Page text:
When I created my first Hebrew Obama poster, I never imagined it would become one of the most popular posts on my blog, lead to a couple of interviews in the media, and that I will get asked to create additional graphics in Hebrew for the campaign. And so, as the Illinois Senator arrives in Israel this evening, I thought it would be appropriate to publish my latest creation.
Following are my new Hebrew posters, one in blue and one in white:
|[singlepic id=92 w=400 h=800 float=center]
||[singlepic id=93 w=100 h=200 float=center]
To download a ZIP file containing a print-size JPG and PSD, click for
the BLUE version, or here for the WHITE version.
– Use the graphics in any way you see fit, as long as it is not for financial gain, and as long as it gets Obama elected.
– You can use CafePress, Zazzle, or similar online printing services to print merchandize for you and your friends, as long as you do not set up a public shop.
– If you have used the graphics online or printed it and held it in an Obama rally, it would be nice if you could send some photos and share the joy.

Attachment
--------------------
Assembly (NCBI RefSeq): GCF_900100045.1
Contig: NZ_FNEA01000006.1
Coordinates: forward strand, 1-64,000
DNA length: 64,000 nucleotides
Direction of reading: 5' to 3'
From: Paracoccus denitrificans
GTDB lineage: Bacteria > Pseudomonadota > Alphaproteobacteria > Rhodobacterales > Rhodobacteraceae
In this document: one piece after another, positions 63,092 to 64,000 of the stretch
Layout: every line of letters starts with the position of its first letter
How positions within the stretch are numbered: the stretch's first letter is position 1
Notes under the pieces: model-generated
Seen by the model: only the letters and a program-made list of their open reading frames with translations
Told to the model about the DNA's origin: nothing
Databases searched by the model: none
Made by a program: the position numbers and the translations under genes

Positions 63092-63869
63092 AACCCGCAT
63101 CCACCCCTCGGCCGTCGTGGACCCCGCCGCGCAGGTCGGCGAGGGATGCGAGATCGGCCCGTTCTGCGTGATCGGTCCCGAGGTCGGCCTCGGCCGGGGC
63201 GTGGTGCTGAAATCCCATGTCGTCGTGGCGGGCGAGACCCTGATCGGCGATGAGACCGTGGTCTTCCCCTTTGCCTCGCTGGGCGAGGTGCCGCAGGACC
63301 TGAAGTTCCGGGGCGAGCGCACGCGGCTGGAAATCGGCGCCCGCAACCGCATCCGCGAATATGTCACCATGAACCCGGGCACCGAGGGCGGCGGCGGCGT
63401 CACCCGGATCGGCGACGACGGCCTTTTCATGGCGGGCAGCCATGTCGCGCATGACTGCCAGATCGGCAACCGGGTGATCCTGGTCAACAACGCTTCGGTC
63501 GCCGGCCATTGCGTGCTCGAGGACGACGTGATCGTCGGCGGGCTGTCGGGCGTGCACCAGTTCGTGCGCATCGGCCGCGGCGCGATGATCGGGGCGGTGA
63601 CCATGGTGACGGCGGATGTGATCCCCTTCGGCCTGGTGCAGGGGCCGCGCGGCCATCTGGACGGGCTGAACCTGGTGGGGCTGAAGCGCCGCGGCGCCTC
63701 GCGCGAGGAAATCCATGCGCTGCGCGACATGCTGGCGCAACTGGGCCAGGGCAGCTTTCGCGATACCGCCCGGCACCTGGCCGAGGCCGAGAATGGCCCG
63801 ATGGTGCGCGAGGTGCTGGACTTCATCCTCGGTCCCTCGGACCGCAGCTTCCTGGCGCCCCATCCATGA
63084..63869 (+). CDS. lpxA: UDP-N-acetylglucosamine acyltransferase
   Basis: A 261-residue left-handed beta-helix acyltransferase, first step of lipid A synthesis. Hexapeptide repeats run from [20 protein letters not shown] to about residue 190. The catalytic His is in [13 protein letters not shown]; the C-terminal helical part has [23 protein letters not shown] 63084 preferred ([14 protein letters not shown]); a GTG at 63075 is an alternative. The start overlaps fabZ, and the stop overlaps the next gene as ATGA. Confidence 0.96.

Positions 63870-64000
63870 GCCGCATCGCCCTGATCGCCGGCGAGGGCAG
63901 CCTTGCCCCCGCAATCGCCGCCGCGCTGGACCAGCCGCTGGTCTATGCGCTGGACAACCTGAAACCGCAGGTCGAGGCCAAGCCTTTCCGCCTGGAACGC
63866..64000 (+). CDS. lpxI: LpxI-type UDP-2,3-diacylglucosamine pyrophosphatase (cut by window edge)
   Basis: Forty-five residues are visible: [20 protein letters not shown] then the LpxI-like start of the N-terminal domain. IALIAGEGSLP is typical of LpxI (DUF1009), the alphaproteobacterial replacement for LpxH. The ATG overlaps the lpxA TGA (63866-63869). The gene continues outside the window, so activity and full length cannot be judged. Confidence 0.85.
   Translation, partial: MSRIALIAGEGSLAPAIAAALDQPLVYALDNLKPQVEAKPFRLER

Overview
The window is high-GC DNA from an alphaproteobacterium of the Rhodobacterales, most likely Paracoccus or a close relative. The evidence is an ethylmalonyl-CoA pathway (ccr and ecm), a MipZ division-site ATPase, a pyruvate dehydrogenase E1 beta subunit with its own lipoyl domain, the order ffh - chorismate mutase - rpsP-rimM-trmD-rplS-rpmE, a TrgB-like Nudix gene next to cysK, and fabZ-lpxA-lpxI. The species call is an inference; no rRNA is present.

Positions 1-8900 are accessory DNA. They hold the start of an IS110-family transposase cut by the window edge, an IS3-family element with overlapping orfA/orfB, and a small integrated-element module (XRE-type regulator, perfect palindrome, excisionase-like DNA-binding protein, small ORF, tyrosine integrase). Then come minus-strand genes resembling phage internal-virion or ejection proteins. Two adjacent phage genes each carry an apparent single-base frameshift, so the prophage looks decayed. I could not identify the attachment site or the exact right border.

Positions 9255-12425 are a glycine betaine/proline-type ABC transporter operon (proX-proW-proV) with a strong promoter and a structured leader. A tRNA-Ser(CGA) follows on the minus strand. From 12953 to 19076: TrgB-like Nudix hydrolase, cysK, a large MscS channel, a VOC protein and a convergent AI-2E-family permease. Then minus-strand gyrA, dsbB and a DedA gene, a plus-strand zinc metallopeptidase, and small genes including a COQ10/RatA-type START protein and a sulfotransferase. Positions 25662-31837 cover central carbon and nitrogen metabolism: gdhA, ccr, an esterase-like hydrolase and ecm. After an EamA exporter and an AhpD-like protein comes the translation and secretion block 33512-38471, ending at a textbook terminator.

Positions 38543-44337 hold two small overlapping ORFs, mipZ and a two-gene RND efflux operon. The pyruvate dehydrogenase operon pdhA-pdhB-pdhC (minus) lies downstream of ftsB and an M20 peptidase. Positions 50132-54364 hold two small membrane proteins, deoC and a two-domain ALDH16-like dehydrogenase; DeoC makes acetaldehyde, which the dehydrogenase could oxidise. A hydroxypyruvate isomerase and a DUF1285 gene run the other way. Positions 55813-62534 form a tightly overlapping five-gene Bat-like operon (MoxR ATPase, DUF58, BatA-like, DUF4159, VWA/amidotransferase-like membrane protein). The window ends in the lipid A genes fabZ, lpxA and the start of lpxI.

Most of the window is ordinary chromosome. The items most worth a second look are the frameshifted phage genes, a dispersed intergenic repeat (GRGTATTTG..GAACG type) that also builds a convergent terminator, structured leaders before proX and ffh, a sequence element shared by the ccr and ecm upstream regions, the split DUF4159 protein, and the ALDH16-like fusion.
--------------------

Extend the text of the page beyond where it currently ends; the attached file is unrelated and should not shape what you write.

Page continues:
– Feel free to link directly to the original post on my blog, but do not link directly to the files.
|Make sure you check out my other design:
I will elaborate a bit on my artistic decisions:
While the literal translation of ‘yes we can’ to Hebrew (‘KEN ANU YECHOLIM’, כן אנו יכולים) was what I aimed for when I started this project, it quickly proved to be unacceptable from a graphic point of view: unlike the English words, each one spelled using three letters or less, the third Hebrew word (YECHOLIM) is spelled using six letters, thus breaking the balance of the original design.
Since the original slogan became so prominent in the official campaign, I had to exercise some ingenuity if I wanted to incorporate Hebrew into it, and so YES WE CAN soon became YES OUI KEN, affirming the candidate in English, French and Hebrew, correspondingly. Yes, it’s a trick, but I was forced to use it.
Now let’s talk fontology:
Just like with the previous poster, I used WhatTheFont?!, which helped me discover Arial MT Black is a pretty close match to the original.
For the Hebrew word KEN, I first tried Hebrew fonts but none did the job, and so I decided to use the English letters O and I, the former was changed to look like a the Hebrew letter KAF and the latter was extended to look like a NUN SOFIT and not like a VAV.
The original English PDFs were downloaded from
here (now defunct).